Archbishop Michael Neary says the Legion of Mary was “way ahead of its time” because it was promoting the laity long before the Church began to emphasise the importance of various lay ministries.
“I am excited. I said Mass this morning again on the webcam looking down at all the empty benches, and I’m getting tired of it. From next week there will be people there. It will be great.”
"No church should be opened for public prayer or worship until satisfactory arrangements, as indicated in this Framework, have been put in place.”
Advance planning by the State, including full and transparent consultation with local people, should go some way to allay fears and misunderstandings, says Archbishop Michael Neary.
In his homily, the Archbishop told pilgrims that, for many, material success and personal fulfilment have become the goal and purpose of human life.
The new processional statue will be formally unveiled later this month as part of events to mark the 140th anniversary of the Knock apparitions in 1879.
"If in the past we didn’t see things through the eyes of injured children and young people, today we undoubtedly have moved a long way in that direction.”
Details of Pontiff’s much anticipated visit to Ireland for the World Meeting of Families in August officially unveiled by Archbishops Diarmuid and Eamon Martin.
Archbishop Neary highlighted Tom Murphy’s contribution to the work of the International Commission on English in the Liturgy, while Michael D. Higgins said the playwright's themes “were universal in their reach”.
The Columbans were “our heroes and we looked up to them, we admired their courage, and the way in which they risked everything for the Gospel of Christ" - Archbishop Michael Neary of Tuam.
Archbishop Neary pays tribute to young people’s “very significant contribution” to the local church, from teaching computers to the elderly to caring for people with special needs on pilgrimage to Lourdes.
The lessons we learn on this mountain need to be rooted in our everyday routine: great and unselfish teamwork when the person who finds the going tough is granted a helping hand; when the one who stumbles and falls is set on their feet again; when the climber who is confused is welcomed back.
It is “very important that we pray for the success of the World Meeting of Families – not as an event but as a moment of renewal of love especially within families” – Archbishop Diarmuid Martin.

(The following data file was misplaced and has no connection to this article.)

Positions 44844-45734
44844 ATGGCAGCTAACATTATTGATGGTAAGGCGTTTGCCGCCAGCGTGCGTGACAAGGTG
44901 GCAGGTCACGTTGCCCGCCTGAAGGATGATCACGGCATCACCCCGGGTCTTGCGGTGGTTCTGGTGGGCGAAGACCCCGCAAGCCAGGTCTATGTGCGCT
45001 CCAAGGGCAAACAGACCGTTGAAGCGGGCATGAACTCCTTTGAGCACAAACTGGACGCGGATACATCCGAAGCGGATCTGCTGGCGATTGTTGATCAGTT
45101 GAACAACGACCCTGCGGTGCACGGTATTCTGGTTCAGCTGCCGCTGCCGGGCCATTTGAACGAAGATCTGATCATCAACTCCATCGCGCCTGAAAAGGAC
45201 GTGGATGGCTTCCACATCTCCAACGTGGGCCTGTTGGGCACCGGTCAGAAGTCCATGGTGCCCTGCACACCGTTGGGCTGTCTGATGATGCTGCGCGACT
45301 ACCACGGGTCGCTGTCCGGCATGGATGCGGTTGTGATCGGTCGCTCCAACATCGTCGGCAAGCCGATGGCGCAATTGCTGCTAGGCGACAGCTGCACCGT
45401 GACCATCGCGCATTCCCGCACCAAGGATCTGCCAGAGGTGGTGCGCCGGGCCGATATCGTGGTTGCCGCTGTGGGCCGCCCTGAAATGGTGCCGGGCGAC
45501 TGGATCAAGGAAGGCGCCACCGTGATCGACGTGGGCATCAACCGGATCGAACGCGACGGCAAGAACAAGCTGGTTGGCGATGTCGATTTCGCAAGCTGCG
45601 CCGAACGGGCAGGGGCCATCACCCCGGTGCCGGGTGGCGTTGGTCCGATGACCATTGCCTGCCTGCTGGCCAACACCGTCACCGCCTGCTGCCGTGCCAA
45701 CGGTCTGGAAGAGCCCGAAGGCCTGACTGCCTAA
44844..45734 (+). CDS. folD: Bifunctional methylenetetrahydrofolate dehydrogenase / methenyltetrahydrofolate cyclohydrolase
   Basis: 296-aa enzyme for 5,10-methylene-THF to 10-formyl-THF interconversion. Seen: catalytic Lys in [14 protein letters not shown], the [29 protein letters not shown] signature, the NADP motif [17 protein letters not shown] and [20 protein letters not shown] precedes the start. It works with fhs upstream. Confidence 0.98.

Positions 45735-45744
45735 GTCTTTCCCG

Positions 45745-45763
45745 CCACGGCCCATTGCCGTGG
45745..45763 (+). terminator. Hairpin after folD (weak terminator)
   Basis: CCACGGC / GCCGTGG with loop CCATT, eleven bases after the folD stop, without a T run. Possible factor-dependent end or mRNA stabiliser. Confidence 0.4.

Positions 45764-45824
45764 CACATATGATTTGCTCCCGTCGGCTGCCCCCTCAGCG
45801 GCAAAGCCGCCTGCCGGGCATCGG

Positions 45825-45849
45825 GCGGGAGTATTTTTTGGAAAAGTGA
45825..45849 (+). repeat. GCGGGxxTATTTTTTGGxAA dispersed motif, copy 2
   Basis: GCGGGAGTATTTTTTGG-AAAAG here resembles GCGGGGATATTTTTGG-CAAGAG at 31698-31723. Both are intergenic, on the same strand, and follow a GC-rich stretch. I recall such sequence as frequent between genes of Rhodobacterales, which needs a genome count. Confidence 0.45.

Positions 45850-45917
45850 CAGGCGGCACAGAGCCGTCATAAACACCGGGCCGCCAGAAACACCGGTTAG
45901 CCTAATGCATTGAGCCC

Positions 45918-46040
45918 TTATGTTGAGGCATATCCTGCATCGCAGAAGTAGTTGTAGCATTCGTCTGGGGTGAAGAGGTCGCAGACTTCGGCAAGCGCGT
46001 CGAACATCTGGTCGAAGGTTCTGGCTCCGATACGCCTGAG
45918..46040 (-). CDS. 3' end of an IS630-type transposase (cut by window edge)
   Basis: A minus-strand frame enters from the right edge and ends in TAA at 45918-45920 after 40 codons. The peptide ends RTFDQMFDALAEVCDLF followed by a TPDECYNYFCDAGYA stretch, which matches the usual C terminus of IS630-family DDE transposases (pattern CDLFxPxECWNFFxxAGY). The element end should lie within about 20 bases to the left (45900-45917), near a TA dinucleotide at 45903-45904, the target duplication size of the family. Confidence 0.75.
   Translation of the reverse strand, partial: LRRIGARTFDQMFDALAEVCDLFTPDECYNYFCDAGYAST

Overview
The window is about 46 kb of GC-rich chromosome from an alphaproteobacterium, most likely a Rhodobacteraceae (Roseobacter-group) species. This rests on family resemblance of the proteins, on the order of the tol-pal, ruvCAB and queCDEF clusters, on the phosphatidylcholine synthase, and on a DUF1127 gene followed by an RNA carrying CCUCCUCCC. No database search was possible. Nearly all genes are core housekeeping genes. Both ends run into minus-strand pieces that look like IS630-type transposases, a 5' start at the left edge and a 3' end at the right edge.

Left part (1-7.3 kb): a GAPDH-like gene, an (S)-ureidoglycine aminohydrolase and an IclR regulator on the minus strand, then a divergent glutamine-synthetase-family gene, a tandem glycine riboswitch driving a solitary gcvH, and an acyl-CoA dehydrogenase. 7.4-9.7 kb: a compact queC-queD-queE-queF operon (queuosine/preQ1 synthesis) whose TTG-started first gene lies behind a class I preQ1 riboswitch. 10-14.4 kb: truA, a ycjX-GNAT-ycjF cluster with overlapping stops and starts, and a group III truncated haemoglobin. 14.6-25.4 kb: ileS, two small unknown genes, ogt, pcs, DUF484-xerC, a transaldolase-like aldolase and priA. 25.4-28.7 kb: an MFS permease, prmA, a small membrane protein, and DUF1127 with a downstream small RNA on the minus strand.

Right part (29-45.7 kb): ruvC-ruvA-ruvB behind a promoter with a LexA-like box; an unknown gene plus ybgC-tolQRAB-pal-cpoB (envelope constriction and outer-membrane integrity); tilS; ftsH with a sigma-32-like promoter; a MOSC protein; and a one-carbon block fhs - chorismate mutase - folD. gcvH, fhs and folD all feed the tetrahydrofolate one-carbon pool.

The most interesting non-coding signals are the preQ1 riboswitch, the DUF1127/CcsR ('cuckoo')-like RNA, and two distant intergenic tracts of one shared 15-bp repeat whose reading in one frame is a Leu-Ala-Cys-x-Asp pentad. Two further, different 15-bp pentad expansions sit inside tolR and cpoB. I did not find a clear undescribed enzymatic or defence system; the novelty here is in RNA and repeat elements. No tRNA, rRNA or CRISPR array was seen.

Philomena’s search for her son Anthony, who was born in a mother and baby home in 1951, has touched millions of people in Ireland and around the world, both through the film and the book on which it was based.
The way forward is to seek the truth, to reveal and address the damage of the past and to ensure that mothers and children are cherished and respected and never stigmatised again.
“I can only begin to imagine the huge emotional wrench which the mothers suffered in giving up their babies for adoption or by witnessing their death,” says Archbishop of Tuam.
Historian Catherine Corless, who spent four years researching the running of the Bon Secours home and concluded that 796 children had died there over almost four decades, said the Commission’s finding vindicated her work.
"We literally follow the paths traced by our ancestors, women and men of faith, who kept that faith despite the opposition they faced, despite poverty and discrimination and emigration and famine."
Archbishop of Tuam stresses that Corpus Christi procession ought to be a reminder that Jesus Christ can never be confined to a tabernacle or a Church building.
President of St Patrick’s College Maynooth hopes nine new deacons will build up the ‘Body of Christ’ as they “serve the people of God in their various dioceses".
Programme run by the Apostolate of Eucharistic Adoration's National Training Team is structured in such a way that it will not increase the workload of priests.
“We have Catholic schools because parents want them. It is parents who must insist that the religious ethos of our schools is respected and not abandoned.”
Speaking as the son of a Knock Shrine steward and handmaid, Archbishop Neary said he was “very conscious of the dedication which they bring to their work”.